No One Else Is Gonna! Advocate for Yourself
I was feeling a little bit nostalgic today for the way things used to be back in the “old days,” which for me would be the early 90s. Most print shops had sales managers, many even exclusively, meaning their ONLY job was to manage a team of salespeople, and they did not even call on their own accounts. Hell, some of these sales managers even served as a trainer, mentor and strategist for their salespeople. Do you remember those times? A great sales manager showed you how it was done. A great sales manager had been in the trenches, had done the sales job and done it well, and had been moved up the ranks of the company into a coveted leadership role. Many of you out there might be able to name your first great sales manager.
And now it’s 2015. What? I can’t remember the last time I heard of a sales manager today, who wasn’t also managing key accounts, heading up marketing, recruiting and on-boarding all the salespeople. So where does that leave you, grasshopper? Who do you go to when you need advice, to vent or to set your goals for the year—or for your whole career, for that matter?
You gotta do it yourself. But that does not mean that you are alone. Here are some ideas on how to advocate (VERB) for yourself. To get your hands on some of the good juju out there to help you succeed.
- Get a mentor. It could be a senior colleague, a competitor, a client or someone you met on LinkedIn. But you need a sounding board. Sometimes this can be a formal relationship in which both parties acknowledge that they are mentor/mentee, or it can be something as simple as having a person you can go to when you have a sticky situation, need advice or need to blow off some steam about how hard your job is and what jerks your customers are. Ask for it. It would be almost unheard of today for someone to offer this to you, but if you meet someone who looks like they might fit the bill, ask him/her if you can buy the first round and see about getting some commiseration going.
- Ask the boss for support. If your company is like most and you are now reporting to an owner, there is a good chance he might not feel like he has a lot to offer you in the way of coaching, strategy and the day-to-day grind of engaging with customers today. If you can get him to admit that and guarantee that if he hired someone to help you, even just for one day, you could get more sales, then you could engage the services of an industry expert to help steer you. Ask for this. Be ready to put some skin in the game in the form of increased sales or you will pay some of the fee yourself. Likewise, if you are spending too much time on admin tasks, keep asking for another CSR or estimator. Be that squeaky wheel til you get what you need.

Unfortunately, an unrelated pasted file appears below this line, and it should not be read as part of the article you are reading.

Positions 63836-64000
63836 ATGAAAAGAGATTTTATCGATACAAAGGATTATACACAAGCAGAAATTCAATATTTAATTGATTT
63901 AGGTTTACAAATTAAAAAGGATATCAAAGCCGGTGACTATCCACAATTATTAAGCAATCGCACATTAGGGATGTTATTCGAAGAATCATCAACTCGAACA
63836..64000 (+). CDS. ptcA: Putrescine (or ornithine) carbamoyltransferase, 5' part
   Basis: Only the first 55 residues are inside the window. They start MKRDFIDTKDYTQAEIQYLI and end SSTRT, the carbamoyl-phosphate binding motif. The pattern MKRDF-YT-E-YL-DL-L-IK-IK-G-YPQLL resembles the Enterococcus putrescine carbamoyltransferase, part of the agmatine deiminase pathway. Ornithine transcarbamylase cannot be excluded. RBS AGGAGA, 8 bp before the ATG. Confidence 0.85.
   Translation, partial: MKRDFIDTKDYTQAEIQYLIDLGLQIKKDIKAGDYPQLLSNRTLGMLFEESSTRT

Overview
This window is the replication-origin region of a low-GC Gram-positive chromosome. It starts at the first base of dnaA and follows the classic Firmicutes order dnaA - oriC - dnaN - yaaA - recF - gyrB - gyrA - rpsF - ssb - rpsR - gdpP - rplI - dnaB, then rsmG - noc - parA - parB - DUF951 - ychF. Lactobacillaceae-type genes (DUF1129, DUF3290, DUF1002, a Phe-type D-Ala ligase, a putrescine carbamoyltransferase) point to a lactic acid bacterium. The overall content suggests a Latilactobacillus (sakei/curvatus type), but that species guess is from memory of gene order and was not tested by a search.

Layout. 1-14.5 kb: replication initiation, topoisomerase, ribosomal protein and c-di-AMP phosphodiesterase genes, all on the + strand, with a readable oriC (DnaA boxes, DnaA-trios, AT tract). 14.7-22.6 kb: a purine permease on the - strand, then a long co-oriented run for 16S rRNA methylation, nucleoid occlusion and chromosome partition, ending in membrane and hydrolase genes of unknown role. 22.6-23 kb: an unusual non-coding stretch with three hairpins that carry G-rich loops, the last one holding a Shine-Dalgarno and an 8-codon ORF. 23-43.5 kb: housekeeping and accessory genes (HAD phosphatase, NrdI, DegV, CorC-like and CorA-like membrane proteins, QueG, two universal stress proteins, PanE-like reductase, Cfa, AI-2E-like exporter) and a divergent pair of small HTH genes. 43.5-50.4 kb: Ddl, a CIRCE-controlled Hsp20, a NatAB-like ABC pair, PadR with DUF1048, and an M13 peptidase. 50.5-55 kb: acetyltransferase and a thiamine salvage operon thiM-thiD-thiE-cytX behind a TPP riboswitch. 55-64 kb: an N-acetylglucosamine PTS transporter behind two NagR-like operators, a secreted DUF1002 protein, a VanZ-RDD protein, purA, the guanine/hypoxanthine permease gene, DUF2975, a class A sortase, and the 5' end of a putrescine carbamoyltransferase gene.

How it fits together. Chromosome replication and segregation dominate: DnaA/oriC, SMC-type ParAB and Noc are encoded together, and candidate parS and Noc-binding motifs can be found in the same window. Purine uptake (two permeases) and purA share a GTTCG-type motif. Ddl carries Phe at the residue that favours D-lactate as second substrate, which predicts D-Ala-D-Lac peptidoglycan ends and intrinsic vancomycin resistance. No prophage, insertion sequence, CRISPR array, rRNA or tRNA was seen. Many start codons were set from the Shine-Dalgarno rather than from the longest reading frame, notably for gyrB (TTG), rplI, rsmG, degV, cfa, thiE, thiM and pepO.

- The Outside World—I have always been a big advocate of your public library being a great source of information and resources like free access to ReferenceUSA. I just recently had a situation where a client’s library did not offer any of the databases that most do. If I were him, I would be requesting a meeting with library leadership to get those services. As a taxpayer, you deserve for your library to provide you with basic services. Go ask for them.
I could go on and on, but at 624 words, I’m cutting myself off!
Blogger, author, consultant, coach and all around evangelist for the graphic arts industry, Kelly sold digital printing for 15 years so she understands the challenges, frustrations and pitfalls of building a successful sales practice. Her mission is to help printers of all sizes sell more stuff. Kelly's areas of focus include sales and marketing coaching, enabling clients to find engagement strategies that work for them and mentoring the next generation of sales superstars.
Kelly graduated from the University of Michigan with a degree in Political Science and, among other notable accomplishments, co-founded the Windy City Rollers, a professional women's roller derby league. She is also the mother of two sets of twins under the age of ten, so she fears nothing.